Why higher education is like a Ponzi scheme
Ph.D. are students competing for fewer and fewer jobs, and one professor believes the academic marketplace is turning into a Ponzi scheme.
This story was originally reported by PRI's The Takeaway. For more, listen to the audio above.
The recession is hitting Ph.D. students hard. After years of hard work with paltry pay, many students are finding out that the academic jobs of their dreams don't exist. There simply aren't enough tenure-track jobs out there to support all the Ph.D. students, according to Monica J. Harris, a professor of psychology at the University of Kentucky. So Harris has decided to stop admitting Ph.D. students.
"I'm no longer willing to pin my students' prospects for their futures on an ephemeral job market that shines in the distance like a mirage," Harris wrote for Inside Higher Ed. She believes that educational institutions need to radically rethink how higher education is structured, including admitting fewer Ph.D. students. And Harris is doing her part. She told The Takeaway:
I really think that the job market today is much like a Ponzi scheme on the verge of collapse. There's an oversupply of students, and every year the departments are churning out more and more graduate students for fewer and fewer academic jobs. And at some point growth like that just isn't sustainable.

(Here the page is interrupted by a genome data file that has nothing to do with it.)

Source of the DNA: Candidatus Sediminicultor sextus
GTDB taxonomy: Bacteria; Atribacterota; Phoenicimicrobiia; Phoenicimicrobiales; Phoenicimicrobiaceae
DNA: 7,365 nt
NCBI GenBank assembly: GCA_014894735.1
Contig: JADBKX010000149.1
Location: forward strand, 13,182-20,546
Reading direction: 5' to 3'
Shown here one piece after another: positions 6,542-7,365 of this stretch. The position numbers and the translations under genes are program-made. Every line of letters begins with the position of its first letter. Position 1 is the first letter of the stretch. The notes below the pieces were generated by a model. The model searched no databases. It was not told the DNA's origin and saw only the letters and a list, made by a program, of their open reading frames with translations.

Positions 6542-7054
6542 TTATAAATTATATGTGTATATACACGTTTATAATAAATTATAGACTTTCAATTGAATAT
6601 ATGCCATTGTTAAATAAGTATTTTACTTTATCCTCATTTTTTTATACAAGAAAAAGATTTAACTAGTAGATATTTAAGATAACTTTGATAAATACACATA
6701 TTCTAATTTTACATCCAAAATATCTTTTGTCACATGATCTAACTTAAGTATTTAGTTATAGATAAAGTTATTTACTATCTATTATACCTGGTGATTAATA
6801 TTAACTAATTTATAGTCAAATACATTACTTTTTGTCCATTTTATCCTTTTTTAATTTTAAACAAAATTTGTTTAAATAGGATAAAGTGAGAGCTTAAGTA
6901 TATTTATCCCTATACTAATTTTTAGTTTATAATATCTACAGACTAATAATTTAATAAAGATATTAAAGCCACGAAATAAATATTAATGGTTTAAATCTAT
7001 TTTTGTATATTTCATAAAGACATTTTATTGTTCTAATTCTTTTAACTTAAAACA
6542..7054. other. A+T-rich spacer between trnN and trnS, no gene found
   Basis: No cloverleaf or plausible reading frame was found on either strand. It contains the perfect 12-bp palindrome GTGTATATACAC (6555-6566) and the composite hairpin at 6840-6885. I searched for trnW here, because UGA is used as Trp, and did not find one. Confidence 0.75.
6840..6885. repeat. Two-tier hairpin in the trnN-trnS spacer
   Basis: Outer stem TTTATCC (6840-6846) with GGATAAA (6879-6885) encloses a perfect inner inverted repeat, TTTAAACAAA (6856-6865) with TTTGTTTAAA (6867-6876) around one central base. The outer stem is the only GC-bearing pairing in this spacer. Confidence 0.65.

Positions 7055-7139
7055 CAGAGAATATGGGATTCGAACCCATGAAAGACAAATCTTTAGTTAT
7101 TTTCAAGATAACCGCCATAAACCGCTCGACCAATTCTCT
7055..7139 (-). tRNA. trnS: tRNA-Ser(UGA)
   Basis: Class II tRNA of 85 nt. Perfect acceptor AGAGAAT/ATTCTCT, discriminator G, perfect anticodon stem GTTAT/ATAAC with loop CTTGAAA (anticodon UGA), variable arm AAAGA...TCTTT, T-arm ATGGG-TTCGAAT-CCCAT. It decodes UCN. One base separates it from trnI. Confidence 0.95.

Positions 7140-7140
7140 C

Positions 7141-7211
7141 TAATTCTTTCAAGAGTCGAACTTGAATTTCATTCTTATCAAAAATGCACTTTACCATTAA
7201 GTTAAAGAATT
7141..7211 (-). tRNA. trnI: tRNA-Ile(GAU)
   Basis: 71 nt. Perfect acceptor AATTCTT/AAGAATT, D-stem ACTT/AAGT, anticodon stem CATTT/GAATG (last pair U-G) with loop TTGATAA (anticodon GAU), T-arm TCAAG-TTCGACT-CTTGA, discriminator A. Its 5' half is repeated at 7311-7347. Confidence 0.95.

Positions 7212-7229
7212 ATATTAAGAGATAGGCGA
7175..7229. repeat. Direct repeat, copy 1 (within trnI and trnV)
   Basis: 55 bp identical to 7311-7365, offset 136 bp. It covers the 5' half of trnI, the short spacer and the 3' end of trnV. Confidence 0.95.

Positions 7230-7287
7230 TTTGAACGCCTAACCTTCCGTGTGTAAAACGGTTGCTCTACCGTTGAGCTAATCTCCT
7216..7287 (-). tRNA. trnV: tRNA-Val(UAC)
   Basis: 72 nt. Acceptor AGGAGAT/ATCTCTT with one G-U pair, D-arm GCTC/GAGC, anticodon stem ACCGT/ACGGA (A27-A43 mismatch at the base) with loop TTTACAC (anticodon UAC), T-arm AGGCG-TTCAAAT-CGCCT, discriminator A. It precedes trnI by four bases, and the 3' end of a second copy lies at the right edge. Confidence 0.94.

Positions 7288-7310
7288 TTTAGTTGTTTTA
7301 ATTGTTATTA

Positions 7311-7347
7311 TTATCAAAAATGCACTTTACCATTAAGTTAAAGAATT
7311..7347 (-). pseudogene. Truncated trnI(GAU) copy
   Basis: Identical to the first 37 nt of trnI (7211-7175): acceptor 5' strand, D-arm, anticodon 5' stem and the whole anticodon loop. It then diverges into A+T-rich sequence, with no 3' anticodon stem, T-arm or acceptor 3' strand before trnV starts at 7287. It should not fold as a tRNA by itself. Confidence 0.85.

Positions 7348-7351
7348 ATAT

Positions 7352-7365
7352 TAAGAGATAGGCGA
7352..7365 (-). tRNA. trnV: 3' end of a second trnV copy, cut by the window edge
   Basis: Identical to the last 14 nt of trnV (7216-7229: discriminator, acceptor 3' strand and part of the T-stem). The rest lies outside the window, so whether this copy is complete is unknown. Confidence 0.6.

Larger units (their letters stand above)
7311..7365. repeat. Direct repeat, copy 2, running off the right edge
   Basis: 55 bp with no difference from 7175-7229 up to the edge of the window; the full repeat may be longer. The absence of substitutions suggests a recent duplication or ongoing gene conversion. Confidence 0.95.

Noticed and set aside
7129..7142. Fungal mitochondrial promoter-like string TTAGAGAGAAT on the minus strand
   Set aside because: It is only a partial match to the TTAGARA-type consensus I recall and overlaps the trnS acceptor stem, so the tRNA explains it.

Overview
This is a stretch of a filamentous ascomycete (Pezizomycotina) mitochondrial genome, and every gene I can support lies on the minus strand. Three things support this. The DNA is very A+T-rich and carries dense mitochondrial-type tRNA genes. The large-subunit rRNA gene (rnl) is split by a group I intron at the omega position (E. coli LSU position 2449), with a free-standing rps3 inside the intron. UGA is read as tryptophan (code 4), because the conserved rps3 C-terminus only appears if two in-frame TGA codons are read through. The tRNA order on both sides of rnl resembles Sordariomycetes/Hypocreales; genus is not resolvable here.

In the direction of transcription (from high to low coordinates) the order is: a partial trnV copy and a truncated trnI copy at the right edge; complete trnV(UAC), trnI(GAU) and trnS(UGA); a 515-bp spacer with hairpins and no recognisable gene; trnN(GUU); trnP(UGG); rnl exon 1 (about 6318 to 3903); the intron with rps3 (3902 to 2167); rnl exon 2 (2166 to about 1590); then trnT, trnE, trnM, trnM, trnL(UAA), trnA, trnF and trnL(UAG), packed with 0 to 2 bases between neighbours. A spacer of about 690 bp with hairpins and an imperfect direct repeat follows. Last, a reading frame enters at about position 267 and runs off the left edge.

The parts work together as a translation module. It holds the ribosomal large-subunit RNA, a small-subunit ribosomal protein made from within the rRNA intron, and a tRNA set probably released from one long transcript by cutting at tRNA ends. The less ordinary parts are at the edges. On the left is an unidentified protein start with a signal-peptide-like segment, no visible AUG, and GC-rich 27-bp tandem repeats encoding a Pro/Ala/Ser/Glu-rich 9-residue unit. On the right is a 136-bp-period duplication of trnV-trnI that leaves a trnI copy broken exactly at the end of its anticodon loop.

Harris emphasizes that it's nothing sinister, and nothing orchestrated by one person. She wrote, "Churning out Ph.D.s is one of the major metrics of departmental 'success.' Departments need graduate students to teach their classes, and faculty members need them to run their labs." They keep accepting Ph.D. students to look impressive, and they rely on them as a convenient and cheap source of labor.
The students, then, get exploited. "I don't think they quite understand just how bad the job market is," Harris told The Takeaway. "And I'm not sure it's fair to take them in for all that work and low pay if there's not going to be a job they want at the end of it."
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